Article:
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Webster 1913 Edition


Spout

Spout

(spout)
,
Verb.
T.
[
imp. & p. p.
Spouted
;
p. pr. & vb. n.
Spouting
.]
[Cf. Sw.
sputa
,
spruta
, to spout, D.
spuit
a spout,
spuiten
to spout, and E.
spurt
,
sprit
, v.,
sprout
,
sputter
; or perhaps akin to E.
spit
to eject from the mouth.]
1.
To throw out forcibly and abundantly, as liquids through an orifice or a pipe; to eject in a jet;
as, an elephant
spouts
water from his trunk
.
Who kept Jonas in the fish’s maw
Till he was
spouted
up at Ninivee?
Chaucer.
Next on his belly floats the mighty whale . . .
He
spouts
the tide.
Creech.
2.
To utter magniloquently; to recite in an oratorical or pompous manner.
Pray,
spout
some French, son.
Beau. & Fl.
3.
To pawn; to pledge;
as, to
spout
a watch
.
[Cant]

Spout

,
Verb.
I.
1.
To issue with violence, or in a jet, as a liquid through a narrow orifice, or from a spout;
as, water
spouts
from a hole; blood
spouts
from an artery
.
All the glittering hill
Is bright with
spouting
rills.
Thomson.
2.
To eject water or liquid in a jet.
3.
To utter a speech, especially in a pompous manner.

Spout

,
Noun.
[Cf. Sw.
spruta
a squirt, a syringe. See
Spout
,
Verb.
T.
]
1.
That through which anything spouts; a discharging lip, pipe, or orifice; a tube, pipe, or conductor of any kind through which a liquid is poured, or by which it is conveyed in a stream from one place to another;
as, the
spout
of a teapot; a
spout
for conducting water from the roof of a building.
Addison.
“A conduit with three issuing spouts.”
Shak.
In whales . . . an ejection thereof [water] is contrived by a fistula, or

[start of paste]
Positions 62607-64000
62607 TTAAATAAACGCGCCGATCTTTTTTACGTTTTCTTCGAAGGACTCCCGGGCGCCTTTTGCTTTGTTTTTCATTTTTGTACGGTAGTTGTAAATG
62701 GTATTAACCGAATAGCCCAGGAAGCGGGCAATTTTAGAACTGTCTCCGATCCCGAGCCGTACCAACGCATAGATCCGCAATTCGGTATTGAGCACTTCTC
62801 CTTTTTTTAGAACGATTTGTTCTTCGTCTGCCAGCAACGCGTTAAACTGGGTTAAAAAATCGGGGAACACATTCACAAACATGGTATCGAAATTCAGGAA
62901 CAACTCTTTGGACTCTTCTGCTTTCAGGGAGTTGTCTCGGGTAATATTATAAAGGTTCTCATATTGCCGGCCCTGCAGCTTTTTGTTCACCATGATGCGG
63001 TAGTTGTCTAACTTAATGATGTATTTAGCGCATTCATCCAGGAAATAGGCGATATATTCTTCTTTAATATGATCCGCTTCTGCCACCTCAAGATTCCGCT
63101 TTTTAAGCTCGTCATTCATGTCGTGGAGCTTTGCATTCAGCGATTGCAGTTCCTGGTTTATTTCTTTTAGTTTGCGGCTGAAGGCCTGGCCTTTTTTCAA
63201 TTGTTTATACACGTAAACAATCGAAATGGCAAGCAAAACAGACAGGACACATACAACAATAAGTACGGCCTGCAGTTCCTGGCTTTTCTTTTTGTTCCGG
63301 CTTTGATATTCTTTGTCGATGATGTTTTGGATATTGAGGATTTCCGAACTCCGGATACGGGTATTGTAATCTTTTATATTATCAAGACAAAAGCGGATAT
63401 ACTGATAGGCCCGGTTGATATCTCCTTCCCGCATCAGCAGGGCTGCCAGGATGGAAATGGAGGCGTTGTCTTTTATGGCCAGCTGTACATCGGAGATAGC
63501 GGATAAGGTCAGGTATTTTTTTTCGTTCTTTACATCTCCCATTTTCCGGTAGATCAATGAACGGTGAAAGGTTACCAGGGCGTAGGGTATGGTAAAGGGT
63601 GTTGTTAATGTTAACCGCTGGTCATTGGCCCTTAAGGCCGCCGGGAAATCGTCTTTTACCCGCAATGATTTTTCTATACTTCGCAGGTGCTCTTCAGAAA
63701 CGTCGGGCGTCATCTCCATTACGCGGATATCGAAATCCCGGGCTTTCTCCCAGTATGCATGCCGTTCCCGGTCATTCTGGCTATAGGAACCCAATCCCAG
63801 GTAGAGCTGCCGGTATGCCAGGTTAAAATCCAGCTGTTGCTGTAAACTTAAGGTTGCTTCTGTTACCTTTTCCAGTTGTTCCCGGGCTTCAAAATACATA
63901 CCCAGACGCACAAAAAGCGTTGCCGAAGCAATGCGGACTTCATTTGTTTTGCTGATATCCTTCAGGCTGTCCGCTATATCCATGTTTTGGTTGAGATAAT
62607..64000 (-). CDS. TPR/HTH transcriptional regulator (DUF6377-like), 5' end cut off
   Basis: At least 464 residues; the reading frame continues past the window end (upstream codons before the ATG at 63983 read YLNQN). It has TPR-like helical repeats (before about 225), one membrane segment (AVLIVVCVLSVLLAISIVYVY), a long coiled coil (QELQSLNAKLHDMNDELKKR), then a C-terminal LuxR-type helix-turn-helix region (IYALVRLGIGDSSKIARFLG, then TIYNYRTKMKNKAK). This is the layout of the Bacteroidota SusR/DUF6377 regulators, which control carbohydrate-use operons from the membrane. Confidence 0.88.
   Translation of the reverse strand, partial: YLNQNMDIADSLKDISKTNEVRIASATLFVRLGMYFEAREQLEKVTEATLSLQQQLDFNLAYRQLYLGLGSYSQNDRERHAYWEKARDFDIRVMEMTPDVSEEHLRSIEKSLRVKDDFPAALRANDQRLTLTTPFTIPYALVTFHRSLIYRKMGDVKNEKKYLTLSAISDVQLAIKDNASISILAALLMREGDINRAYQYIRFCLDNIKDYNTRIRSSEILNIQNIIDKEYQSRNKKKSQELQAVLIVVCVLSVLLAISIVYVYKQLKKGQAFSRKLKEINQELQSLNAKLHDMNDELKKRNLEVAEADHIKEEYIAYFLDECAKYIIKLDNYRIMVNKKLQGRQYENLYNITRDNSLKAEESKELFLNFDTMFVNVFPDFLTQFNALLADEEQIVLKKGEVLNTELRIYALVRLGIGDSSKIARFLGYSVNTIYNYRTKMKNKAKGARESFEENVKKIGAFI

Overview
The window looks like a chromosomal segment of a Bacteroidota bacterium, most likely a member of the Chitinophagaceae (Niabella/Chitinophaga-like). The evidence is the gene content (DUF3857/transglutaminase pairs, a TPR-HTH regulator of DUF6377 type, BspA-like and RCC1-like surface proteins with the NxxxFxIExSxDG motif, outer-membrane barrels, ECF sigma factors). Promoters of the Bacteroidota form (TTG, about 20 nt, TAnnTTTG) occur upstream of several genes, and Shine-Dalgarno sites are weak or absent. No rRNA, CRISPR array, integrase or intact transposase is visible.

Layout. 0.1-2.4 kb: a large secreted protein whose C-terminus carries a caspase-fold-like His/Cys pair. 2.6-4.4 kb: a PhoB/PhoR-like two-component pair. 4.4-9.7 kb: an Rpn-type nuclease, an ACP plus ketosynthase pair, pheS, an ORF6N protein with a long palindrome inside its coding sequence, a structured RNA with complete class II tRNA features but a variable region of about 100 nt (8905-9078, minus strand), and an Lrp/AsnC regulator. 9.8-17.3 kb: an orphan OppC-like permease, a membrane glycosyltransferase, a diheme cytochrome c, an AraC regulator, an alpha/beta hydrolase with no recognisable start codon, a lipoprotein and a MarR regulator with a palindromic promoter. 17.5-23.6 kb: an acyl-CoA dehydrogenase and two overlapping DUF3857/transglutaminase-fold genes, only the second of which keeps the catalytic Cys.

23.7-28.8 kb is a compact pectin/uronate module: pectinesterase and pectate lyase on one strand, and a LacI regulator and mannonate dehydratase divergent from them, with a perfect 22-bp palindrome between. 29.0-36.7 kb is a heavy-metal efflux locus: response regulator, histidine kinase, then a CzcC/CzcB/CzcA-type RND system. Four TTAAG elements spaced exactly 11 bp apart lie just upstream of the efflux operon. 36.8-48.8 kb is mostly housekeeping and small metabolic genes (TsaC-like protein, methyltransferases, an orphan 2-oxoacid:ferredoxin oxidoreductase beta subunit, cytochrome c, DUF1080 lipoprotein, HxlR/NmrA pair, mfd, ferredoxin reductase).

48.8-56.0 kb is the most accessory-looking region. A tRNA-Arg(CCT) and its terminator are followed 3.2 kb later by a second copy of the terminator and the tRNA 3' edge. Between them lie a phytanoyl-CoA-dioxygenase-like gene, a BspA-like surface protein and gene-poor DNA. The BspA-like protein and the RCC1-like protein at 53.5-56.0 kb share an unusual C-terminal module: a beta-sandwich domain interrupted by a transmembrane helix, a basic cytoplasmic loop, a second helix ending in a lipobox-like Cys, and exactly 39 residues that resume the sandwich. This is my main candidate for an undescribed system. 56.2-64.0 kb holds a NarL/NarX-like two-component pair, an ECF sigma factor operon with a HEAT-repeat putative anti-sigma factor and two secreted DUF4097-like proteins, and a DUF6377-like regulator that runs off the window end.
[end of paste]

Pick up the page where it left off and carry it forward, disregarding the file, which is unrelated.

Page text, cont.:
spout
, at the head.
Sir T. Browne.
From silver
spouts
the grateful liquors glide.
Pope.
2.
A trough for conducting grain, flour, etc., into a receptacle.
3.
A discharge or jet of water or other liquid, esp. when rising in a column; also, a waterspout.
To put up the spout
,
To shove up the spout
, or
To pop up the spout
,
to pawn or pledge at a pawnbroker's; – in allusion to the spout up which the pawnbroker sent the ticketed articles.
[Cant]

Webster 1828 Edition


Spout

SPOUT

,
Noun.
[G., to spit, and spotten is to mock, banter, sport. These are of one family; spout retaining nearly the primary and literal meaning. See Bud and Pout.]
1.
A pipe, or a projecting mouth of a vessel, useful in directing the stream of a liquid poured out; as the spout of a pitcher, of a tea pot or water pot.
2.
A pipe conducting water from another pipe, or from a trough on a house.
3.
A violent discharge of water raised in a column at sea, like a whirlwind, or by a whirlwind. [See Water-spout.]

SPOUT

,
Verb.
T.
1.
To throw out, as liquids through a narrow orifice or pipe; as, an elephant spouts water from his trunk.
Next on his belly floats the mighty whale--He spouts the tide.
2.
To throw out words with affected gravity; to mouth.

SPOUT

,
Verb.
I.
To issue with violence, as a liquid through a narrow orifice or from a spout; as, water spouts from a cask or a spring; blood spouts from a vein.
All the glittering hill is bright with spouting rills.

Definition 2022


spout

spout

English

Noun

spout (plural spouts)

  1. a tube or lip through which liquid is poured or discharged
    I dropped my china teapot, and its spout has broken.
  2. a stream of liquid
  3. the mixture of air and water thrown up from the blowhole of a whale

Coordinate terms

  • (tube through which liquid is discharged): nozzle

Translations

Verb

spout (third-person singular simple present spouts, present participle spouting, simple past and past participle spouted)

  1. (intransitive) To gush forth in a jet or stream
    Water spouts from a hole.
  2. (transitive, intransitive) To eject water or liquid in a jet.
    The whale spouted.
    • Creech
      The mighty whale [] spouts the tide.
  3. To speak tediously or pompously.
  4. To utter magniloquently; to recite in an oratorical or pompous manner.
    • Beaumont and Fletcher
      Pray, spout some French, son.
  5. (slang, dated) To pawn; to pledge.
    to spout a watch

Translations

Anagrams